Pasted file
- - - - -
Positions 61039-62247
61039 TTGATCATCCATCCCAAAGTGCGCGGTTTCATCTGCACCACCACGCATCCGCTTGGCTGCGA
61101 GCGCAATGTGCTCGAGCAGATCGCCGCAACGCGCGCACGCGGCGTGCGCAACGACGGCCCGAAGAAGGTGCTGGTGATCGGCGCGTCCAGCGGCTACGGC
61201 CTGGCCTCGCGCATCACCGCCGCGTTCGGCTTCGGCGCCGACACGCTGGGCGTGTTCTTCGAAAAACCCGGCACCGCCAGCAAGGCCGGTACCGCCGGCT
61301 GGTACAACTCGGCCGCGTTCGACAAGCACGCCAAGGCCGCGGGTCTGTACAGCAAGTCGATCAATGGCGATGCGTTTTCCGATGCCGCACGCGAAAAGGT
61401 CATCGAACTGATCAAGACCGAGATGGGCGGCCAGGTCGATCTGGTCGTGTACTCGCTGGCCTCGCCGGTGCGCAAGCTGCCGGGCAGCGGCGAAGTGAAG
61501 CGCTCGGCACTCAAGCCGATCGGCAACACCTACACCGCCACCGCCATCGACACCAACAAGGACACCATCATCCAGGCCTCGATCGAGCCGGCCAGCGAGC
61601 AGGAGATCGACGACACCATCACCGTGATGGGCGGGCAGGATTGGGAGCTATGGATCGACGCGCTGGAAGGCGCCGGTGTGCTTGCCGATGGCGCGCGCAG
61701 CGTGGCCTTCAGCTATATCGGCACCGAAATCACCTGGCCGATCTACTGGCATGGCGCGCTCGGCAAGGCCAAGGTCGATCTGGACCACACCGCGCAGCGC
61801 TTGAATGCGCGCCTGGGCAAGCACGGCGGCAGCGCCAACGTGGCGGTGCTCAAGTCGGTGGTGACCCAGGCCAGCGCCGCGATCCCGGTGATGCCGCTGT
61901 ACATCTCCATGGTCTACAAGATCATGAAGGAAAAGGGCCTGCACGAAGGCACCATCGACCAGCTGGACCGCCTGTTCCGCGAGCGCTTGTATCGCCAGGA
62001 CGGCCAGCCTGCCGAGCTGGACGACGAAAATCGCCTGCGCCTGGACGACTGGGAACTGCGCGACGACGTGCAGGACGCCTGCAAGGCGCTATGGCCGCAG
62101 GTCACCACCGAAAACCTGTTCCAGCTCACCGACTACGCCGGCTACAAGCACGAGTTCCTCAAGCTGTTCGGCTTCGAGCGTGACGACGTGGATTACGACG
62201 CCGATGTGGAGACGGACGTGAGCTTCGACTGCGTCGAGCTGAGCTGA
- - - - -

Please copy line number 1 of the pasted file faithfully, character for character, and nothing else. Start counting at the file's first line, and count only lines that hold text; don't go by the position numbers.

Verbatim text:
Positions 61039-62247